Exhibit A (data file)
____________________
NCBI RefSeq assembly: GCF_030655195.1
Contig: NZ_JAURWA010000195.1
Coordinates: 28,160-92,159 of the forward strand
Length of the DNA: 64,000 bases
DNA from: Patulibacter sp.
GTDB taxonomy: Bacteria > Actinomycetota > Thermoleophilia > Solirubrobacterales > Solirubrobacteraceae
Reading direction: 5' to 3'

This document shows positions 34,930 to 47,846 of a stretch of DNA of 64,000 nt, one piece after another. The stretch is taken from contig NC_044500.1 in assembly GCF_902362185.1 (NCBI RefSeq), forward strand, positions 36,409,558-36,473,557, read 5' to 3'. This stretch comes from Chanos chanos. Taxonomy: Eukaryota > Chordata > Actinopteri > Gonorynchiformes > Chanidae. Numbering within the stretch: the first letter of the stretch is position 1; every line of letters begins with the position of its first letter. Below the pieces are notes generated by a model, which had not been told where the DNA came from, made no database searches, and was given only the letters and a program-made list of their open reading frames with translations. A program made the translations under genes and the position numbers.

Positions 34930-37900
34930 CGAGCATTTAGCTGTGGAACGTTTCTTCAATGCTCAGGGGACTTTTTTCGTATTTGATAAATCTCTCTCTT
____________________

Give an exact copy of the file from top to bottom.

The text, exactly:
NCBI RefSeq assembly: GCF_030655195.1
Contig: NZ_JAURWA010000195.1
Coordinates: 28,160-92,159 of the forward strand
Length of the DNA: 64,000 bases
DNA from: Patulibacter sp.
GTDB taxonomy: Bacteria > Actinomycetota > Thermoleophilia > Solirubrobacterales > Solirubrobacteraceae
Reading direction: 5' to 3'

This document shows positions 34,930 to 47,846 of a stretch of DNA of 64,000 nt, one piece after another. The stretch is taken from contig NC_044500.1 in assembly GCF_902362185.1 (NCBI RefSeq), forward strand, positions 36,409,558-36,473,557, read 5' to 3'. This stretch comes from Chanos chanos. Taxonomy: Eukaryota > Chordata > Actinopteri > Gonorynchiformes > Chanidae. Numbering within the stretch: the first letter of the stretch is position 1; every line of letters begins with the position of its first letter. Below the pieces are notes generated by a model, which had not been told where the DNA came from, made no database searches, and was given only the letters and a program-made list of their open reading frames with translations. A program made the translations under genes and the position numbers.

Positions 34930-37900
34930 CGAGCATTTAGCTGTGGAACGTTTCTTCAATGCTCAGGGGACTTTTTTCGTATTTGATAAATCTCTCTCTT